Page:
- Compliance fatigue is starting to set in within OPEC+ as some more vulnerable suppliers seek to capitalise on higher prices and strong demand in China with greater export volumes. OPEC+ members with a history of poor compliance are unlikely to “repay” their dues in 2021 – leading to a high supply outlook.
- US shale sector and US oil inventories remain an important consideration. Glutted with easy capital over the prior decade, US shale is now starved of it, but US progress with vaccinations and a positive growth outlook could accelerate US oil production and exports. A recovery in US shale would bring the need to defend market share back into consideration for OPEC+ members – especially Saudi Arabia and Russia.
- The pandemic has brought new urgency to the energy transition in terms of both new prospective climate legislation and targets in major consumer markets, activist pressure, and capital flows away from traditional oil and gas activity and toward hydrogen and renewables. The acceleration of these trends, already firmly under way, will impact the scale of new investment in oil projects, potentially setting the scene for a shortage of oil supply in the years to follow.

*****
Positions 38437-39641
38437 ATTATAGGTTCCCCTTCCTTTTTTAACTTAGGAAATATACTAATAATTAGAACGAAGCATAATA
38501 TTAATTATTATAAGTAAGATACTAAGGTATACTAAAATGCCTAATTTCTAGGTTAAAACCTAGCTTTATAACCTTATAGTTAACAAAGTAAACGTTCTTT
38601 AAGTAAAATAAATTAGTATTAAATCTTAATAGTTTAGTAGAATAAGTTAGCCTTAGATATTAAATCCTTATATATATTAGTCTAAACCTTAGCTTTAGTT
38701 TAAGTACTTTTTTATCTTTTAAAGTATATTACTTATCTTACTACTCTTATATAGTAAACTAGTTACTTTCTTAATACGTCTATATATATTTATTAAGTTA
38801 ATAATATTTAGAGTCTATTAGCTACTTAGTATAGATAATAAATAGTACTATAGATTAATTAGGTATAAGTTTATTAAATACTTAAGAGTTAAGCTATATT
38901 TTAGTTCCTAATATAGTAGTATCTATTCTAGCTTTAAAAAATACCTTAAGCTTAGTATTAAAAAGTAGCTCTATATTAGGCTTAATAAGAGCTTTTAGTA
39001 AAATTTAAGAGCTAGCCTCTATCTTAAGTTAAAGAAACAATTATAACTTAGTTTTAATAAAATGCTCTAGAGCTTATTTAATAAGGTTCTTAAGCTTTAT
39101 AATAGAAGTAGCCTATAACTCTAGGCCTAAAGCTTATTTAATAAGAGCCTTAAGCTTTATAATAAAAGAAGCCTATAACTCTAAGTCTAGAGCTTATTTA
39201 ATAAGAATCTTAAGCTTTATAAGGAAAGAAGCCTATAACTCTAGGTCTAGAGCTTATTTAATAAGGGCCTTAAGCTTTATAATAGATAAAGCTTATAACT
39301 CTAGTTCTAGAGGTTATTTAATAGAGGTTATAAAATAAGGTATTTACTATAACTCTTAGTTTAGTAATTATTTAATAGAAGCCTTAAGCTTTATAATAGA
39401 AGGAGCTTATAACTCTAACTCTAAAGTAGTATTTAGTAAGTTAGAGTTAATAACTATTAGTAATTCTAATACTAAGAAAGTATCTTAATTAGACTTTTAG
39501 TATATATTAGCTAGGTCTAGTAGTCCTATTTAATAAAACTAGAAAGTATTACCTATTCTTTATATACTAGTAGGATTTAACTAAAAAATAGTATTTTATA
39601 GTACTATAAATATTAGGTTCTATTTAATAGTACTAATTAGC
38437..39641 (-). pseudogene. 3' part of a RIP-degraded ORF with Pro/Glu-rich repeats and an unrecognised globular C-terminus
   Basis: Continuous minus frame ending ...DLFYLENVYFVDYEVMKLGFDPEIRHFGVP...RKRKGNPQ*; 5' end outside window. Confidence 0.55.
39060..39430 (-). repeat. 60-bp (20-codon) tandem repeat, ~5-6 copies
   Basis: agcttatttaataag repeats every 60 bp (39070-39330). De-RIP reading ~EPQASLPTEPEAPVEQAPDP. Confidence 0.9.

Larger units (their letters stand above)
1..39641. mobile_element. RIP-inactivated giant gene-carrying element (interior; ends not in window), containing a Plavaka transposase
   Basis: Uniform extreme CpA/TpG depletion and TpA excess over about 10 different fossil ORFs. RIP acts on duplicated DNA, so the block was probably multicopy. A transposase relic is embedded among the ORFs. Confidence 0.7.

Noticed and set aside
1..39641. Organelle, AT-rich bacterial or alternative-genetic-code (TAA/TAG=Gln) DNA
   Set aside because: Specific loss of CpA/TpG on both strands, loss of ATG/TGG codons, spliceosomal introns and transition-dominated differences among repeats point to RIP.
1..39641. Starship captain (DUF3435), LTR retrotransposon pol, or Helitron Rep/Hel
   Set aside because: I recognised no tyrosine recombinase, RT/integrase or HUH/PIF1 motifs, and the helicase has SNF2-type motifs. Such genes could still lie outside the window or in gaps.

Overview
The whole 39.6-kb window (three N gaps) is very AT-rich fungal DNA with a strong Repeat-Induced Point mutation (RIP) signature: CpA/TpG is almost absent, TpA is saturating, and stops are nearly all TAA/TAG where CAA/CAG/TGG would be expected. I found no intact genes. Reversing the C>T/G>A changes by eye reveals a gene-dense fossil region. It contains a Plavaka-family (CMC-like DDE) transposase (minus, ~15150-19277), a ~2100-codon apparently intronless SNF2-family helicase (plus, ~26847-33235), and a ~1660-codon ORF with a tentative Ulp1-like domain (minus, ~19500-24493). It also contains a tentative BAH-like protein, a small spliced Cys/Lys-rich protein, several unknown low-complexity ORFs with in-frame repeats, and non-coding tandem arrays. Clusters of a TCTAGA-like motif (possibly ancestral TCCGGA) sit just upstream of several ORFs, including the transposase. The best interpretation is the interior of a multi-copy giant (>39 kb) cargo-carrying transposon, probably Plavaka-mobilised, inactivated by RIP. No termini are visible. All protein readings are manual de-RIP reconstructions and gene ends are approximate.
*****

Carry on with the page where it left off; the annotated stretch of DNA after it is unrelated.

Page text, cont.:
Scenarios for OPEC+
Most likely – Continued coordination
Under this scenario, spikes in COVID-19 cases in strategic middle-income markets such as Brazil and India destabilise the global oil demand recovery, creating challenges to OPEC market management and keeping Brent benchmark oil prices around USD 65-USD 70 per barrel. India takes several months to suppress record COVID-19 case rates with limited lockdowns as vaccine deployment remains challenged. India’s refiners moderately cut back on purchases due to reduced domestic demand. Nuclear deal negotiations between the US and Iran progress but implementation does not begin until 2022, keeping a lid on Iran’s oil exports at current rates. Slow shale output recovery keeps US domestic oil stocks lower amid recovering demand for travel fuels.
OPEC+ gradually tapers production cuts as planned, leaving the majority of global spare oil production capacity in Saudi Arabia. Oil inventories remain broadly flat, with global supply and demand finely balanced. To avoid another rise in global oil stocks, OPEC+ resumes monthly decision-making after July to determine whether to keep tapering production cuts, hold them in place, or even make new cutbacks. Lower fiscal break-evens for Gulf producers incentivise a modestly more accommodative oil policy, bringing them more into line with Russia. Moscow in turn accepts ongoing market management for the rest of the year. While each monthly OPEC+ meeting features tensions between producers, cohesion and compliance hold.
Credible alternative – Tapering takes off